Tag Archives: Barcelona

The Travel Writer Scavenger Hunt

News Editor

In the Contra Costa Times, Ann Tatko-Peterson, who writes for several publications in the San Francisco Bay area, set forth the rules for the Great Road Trip Scavenger Hunt, which incidentally it’s not too late to join. The concept is while you’re on a vacation trip, find each of 20 items on a list, and take a picture of it with at least one member of your scavenger hunt team included in the photo. The beauty part is that this search isn’t even limited to the continental United States. Here’s how the foreign travel exception works:

From past experience, we’ve learned that some items on our list are very difficult to find when traveling overseas. For all those venturing outside of the United States, you can substitute up to three items on the main list with items from the special list for overseas travelers.

So, if your trip is inside the USA, some of the mandatory items are a town square clock, a double-decker bus, a real old-time outhouse, an outdoor pay phone, an artwork made entirely of edible food, and a member of your team assisting a street performer, which we’ll talk about a little later in this post. If your travels take you outside the country, the possible substitutions include a castle tower and a building that started out as something else and was converted into a hotel.

While reading The Third Tower Up From the Road, we took notes and, working backwards, invented the imaginary Travel Writer Scavenger Hunt, a competition which Kevin Dolgin would have won handily if these items were on its list, because he’s seen them all and told us about them in his book:

a 27-hole golf course
a village with a population of one
the door to Hell
sacred deer
the world’s best tobacco
a fortune-telling rabbit
fried kites
a nargile
a smugglers’ cave
Buddha’s nostril
a frisbee decorated with a cannabis leaf
a 400-year-old spice market
an equine poop chute
a clove of garlic grown in the year 500 BC
salty licorice, chestnut beer, octopus balls, smoked tea, boiled duck embryos

and best of all…a human statue

statueFinlandActually, the world is well-supplied, some would say over-populated, with living statues. Kevin describes the area near the Pompidou Center in Paris as a hotbed of human statue non-activity, and discusses the ethics of wearing a mask. But it’s the Las Ramblas sector of Barcelona, which seems to be Human Statue World Headquarters, that really brings out his descriptive ardor. There he saw people dressed up like Julius Caesar, Satan, Mickey Mouse, and Che Guevara, and several attired as Egyptian mummies, all holding very still. His enthusiasm for a certain golden angel is extreme. His favorite, however, is

[…]a skinny guy with a little Leninesque beard and glasses, all painted gun-metal gray and sitting on the rail of a subway station. He’s very metallic. He also doesn’t move, whereas the less artistic human statues tend to ham it up for picture-snapping tourists.

Which is where the notion of interacting with one of these outdoor artists comes into play, as we promised a few paragraphs ago. To fulfill the requirements of the Great Road Trip Scavenger Hunt, it might not be necessary to let a mime make a fool of you, or to hold some street performer’s chain saw or flaming torch. It might be enough simply to entice a living statue to pretend to whisper in your ear.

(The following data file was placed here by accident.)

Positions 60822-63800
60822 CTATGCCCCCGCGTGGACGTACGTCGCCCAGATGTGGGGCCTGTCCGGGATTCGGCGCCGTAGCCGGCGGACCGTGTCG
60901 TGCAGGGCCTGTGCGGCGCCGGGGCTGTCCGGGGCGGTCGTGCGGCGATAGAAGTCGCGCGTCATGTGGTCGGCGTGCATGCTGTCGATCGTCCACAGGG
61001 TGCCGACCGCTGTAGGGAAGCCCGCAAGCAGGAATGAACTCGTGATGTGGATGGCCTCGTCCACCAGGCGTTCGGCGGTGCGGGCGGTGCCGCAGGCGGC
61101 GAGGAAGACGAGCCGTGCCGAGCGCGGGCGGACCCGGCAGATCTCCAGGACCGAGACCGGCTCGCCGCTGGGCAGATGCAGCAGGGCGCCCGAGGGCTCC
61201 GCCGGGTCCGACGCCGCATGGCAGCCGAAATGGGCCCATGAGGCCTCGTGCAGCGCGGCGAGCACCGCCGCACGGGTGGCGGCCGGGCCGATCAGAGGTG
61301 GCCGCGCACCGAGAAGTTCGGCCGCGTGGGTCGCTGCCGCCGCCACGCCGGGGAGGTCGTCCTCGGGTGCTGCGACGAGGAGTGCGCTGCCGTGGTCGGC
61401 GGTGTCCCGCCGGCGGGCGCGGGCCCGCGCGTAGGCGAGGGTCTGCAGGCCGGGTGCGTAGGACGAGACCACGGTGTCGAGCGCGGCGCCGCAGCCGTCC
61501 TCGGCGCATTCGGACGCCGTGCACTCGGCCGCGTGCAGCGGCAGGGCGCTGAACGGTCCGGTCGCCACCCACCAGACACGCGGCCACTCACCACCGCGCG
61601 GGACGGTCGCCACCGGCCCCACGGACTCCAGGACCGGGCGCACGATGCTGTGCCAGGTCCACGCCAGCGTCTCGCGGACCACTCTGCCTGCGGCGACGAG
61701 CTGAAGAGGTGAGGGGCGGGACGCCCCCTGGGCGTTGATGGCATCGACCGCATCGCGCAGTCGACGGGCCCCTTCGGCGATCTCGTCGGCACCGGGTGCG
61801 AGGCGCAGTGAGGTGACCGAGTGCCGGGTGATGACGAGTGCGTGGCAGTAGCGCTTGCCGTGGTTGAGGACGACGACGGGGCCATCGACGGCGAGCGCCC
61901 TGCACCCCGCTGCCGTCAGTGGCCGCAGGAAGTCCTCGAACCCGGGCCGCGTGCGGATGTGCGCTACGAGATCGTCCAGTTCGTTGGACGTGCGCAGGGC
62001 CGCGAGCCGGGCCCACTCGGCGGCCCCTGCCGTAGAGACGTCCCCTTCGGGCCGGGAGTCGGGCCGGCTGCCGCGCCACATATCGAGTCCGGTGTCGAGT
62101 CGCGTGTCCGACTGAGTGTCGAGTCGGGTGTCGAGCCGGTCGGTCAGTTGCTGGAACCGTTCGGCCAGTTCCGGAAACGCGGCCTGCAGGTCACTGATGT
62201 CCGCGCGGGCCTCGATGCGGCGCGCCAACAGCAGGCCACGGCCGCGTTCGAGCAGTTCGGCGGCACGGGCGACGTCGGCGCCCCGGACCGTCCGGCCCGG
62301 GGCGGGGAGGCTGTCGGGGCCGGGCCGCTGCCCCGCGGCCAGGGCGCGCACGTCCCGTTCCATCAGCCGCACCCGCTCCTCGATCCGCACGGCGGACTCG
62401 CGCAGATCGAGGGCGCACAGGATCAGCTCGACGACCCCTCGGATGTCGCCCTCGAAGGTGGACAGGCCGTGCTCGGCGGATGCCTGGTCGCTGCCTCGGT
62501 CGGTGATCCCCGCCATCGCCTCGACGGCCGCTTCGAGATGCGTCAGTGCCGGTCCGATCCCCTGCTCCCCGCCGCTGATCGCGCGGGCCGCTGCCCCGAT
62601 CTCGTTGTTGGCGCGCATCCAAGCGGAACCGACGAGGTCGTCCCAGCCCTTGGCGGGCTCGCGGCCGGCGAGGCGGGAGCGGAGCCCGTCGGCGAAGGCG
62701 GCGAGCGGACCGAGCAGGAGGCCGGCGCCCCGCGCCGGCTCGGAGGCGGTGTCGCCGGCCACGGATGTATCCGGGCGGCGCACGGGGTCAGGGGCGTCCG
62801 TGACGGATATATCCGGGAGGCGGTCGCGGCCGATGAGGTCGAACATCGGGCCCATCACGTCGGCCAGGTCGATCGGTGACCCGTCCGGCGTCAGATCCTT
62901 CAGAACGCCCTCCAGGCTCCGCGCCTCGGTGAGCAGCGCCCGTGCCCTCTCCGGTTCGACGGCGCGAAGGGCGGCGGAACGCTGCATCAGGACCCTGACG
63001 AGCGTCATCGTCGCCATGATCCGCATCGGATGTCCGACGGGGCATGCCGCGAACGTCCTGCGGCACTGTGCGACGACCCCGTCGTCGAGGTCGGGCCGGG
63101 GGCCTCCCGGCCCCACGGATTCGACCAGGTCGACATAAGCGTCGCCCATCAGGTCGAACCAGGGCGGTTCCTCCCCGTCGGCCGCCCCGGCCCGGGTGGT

Vienna statues photo courtesy of Allspice1 , used under this Creative Commons license; Finland statue photo courtesy of hans_s , used under this Creative Commons license

The Many Moods of Barcelona


News Editor

Not long ago, we noted the top ten party destinations in Europe this summer, so named by Student Universe , and one of them is Barcelona, Spain. Taking a closer look, we find that it’s not all fun and games. It’s not the Barcelona of novelist Ruiz Zafón, anyway. In The Irish Times, prolific writer Arminta Wallace gives us “Creating a fiction that’s real,” which incorporates material from an interview with Zafón and also discusses his work, especially the novel The Shadow of the Wind. The city becomes a character, and Zafón says he treats it like any character, with costumes and make-up. According to Wallace:

His is not the sunny Barcelona of the tourist posters, but a city of dark alleys and medieval buildings, rain-sodden, fog-shrouded, sometimes carpeted by a sprinkling of snow.

Zafón must be doing something right, because his books sell in the millions. He has a great website, which includes music composed by the author, as kind of a soundtrack to the book, and some lovely video clips full of atmosphere.

There’s a Barcelona anecdote in The Third Tower Up From the Road, an incident that illustrates the Dolgin Theory of Cross-Cultural Communication, which has to do with useful foreign phrases. There’s also a whole essay called “The Street Performers of Barcelona, Spain.” Kevin went to a part of town known as the Barri Gotic, where the buskers ply their trade. He heard and saw a street musician playing a kalimba, an instrument very few people have even heard of, let alone played. He says Barcelona is “a magnet for singers and lovers and dreamers and poets and sculptors.”

If salsa dancing is what you go to Barcelona for, Cindy McCain knows how to find the right clubs once you get there. But it’s too late to catch Oprah Winfrey, whose 55th birthday cruise visited the city last month. Sorry!

photo courtesy of gramz , used under this Creative Commons license